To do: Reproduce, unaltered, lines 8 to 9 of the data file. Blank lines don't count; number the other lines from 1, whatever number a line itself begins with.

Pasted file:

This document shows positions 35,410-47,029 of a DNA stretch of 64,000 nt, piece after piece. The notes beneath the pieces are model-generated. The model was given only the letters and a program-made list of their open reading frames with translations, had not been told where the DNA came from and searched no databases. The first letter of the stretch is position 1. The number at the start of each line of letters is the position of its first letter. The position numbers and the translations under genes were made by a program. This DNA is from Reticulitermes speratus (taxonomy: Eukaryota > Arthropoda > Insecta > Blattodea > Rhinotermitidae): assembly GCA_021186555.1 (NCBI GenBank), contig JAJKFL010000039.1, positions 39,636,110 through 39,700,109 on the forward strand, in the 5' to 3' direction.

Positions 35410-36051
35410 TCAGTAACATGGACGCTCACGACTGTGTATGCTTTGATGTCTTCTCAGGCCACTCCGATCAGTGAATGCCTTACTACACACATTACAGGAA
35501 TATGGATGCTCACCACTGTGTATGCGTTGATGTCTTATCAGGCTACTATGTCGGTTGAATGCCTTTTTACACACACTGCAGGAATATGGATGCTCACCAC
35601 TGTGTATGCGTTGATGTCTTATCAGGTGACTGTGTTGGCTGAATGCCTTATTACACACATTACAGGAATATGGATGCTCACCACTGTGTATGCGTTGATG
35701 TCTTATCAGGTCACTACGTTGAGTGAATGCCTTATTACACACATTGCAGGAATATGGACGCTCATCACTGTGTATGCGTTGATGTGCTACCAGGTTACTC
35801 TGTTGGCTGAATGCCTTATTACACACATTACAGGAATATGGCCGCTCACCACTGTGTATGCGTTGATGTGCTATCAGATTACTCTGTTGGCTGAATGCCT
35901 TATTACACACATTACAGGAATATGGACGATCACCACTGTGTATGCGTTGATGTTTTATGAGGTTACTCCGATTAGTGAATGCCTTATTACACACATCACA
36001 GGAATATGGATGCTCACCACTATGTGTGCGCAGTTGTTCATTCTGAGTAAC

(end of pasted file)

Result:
35901 TATTACACACATTACAGGAATATGGACGATCACCACTGTGTATGCGTTGATGTTTTATGAGGTTACTCCGATTAGTGAATGCCTTATTACACACATCACA
36001 GGAATATGGATGCTCACCACTATGTGTGCGCAGTTGTTCATTCTGAGTAAC